So, we won’t know the effects of such a ruling for quite some time, but at least the father will be able to do his best at building a relationship with his children, even if it is over a Skype.

Would love to hear your thoughts and opinions on the Court ruling, so please comment and join in the conversation.

Until Next Time,

Helen M. Dukhan, Esq., LL.M. @

Thursday, August 5, 2010


I read an interesting article in the New York Times recently about couples who stay separated indefinitely instead of getting divorced. The authors calls such couples the Un-Divorced.

As a Divorce attorney in the State of New York, and the founder of the Law Offices of Helen M. Dukhan, Esq., LL.M., practicing solely family, matrimonial and divorce law, I typically do not hear about such couples, as most individuals retain my services so that they can get divorced as soon as possible. However, when couples who have been through a lengthy separation seek my services to finally get a divorce, they are, in my experience, typically worse off than if they would have been divorced upon separation. The article makes great sense as to why some couples may choose to forego getting a divorce and decide to just remain separated, but also mentions the dangers of doing so. After recapping the article, I will explain how a couple can protect themselves in case a lengthy separation does turn into a divorce.

The author of the article lists the following reasons that individuals are staying separated instead of getting divorced, the reasons being practical and financial, not familial:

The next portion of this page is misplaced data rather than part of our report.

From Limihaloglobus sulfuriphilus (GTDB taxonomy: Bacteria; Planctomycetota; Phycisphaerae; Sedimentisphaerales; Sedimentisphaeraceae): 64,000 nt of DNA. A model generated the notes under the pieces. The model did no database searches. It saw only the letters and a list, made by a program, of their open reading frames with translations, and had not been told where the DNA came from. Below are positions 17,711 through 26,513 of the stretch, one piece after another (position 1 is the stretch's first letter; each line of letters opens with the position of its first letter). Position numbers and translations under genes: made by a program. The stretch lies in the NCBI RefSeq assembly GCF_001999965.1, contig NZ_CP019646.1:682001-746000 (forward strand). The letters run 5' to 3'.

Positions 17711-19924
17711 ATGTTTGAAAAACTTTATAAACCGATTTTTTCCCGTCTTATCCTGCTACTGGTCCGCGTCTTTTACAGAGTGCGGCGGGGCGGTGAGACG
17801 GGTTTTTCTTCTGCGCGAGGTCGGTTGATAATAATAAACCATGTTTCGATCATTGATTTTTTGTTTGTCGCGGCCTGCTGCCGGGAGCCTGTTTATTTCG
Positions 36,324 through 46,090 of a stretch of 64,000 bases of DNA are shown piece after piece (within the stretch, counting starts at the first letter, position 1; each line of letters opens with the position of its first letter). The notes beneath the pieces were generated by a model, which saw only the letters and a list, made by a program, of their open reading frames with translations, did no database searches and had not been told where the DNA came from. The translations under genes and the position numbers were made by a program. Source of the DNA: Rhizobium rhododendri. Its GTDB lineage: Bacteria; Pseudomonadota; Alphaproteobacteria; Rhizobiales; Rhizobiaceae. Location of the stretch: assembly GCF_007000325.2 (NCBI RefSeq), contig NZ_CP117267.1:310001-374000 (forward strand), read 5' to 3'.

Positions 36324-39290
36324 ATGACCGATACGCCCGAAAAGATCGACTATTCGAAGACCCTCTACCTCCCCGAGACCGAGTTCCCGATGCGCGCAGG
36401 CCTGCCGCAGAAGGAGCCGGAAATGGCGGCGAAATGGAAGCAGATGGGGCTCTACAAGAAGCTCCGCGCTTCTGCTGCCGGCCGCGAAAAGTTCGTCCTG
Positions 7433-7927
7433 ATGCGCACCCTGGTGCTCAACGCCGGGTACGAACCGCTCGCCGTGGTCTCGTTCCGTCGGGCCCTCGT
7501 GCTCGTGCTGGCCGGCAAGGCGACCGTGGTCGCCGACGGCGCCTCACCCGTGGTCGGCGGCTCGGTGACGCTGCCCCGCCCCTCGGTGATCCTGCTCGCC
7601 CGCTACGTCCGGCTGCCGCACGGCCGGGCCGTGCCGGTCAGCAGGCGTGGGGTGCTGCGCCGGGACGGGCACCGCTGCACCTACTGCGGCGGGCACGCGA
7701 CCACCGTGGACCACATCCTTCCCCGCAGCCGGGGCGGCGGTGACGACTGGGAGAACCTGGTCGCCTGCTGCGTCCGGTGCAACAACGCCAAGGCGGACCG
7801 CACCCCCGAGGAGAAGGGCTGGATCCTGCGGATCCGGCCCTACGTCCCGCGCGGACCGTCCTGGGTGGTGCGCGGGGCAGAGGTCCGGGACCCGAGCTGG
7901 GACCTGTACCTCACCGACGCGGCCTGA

a) Some couples believe that they are better off not bringing in lawyers and causing anger, they wish to maintain the status quo without causing any problems for each other or gossip depending on their social status.
b) Health Care: insurance costs are keeping some couples married as one spouse may not be able to afford health care and have illnesses requiring they stay covered by their spouse’s health insurance to obtain treatment.
c) Financial benefits: according to federal law a spouse qualifies for the other’s social security benefits if the couple has been married for a decade.
d) The Recession: real estate market is bad and at an all time low so couples chose not to sell their home and keep living together in the same house because they cannot afford for one to move out while carrying the cost of the marital residence.
e) Best Interest of Children: some couples state that they believe that staying separated and attempting to co-parent is in the best interest of their children. They still attend family functions together and send out cards together and attend their children’s school events together, but they just can’t live together.

The article also suggests that there are possible problems with staying separated rather than getting a divorce:

a) Marital Debt: even if separated a married couple is still bound to each other financially. So, if one spouse decides to go on a gambling trip and goes into serious debt, the other spouse may still be responsible for half of that debt.
b) Asset depletion: If you wait to long to get divorced the other spouse may have depleted all of their assets. It may have been much more profitable for both spouses to get a divorce once they separated than staying separated for many years.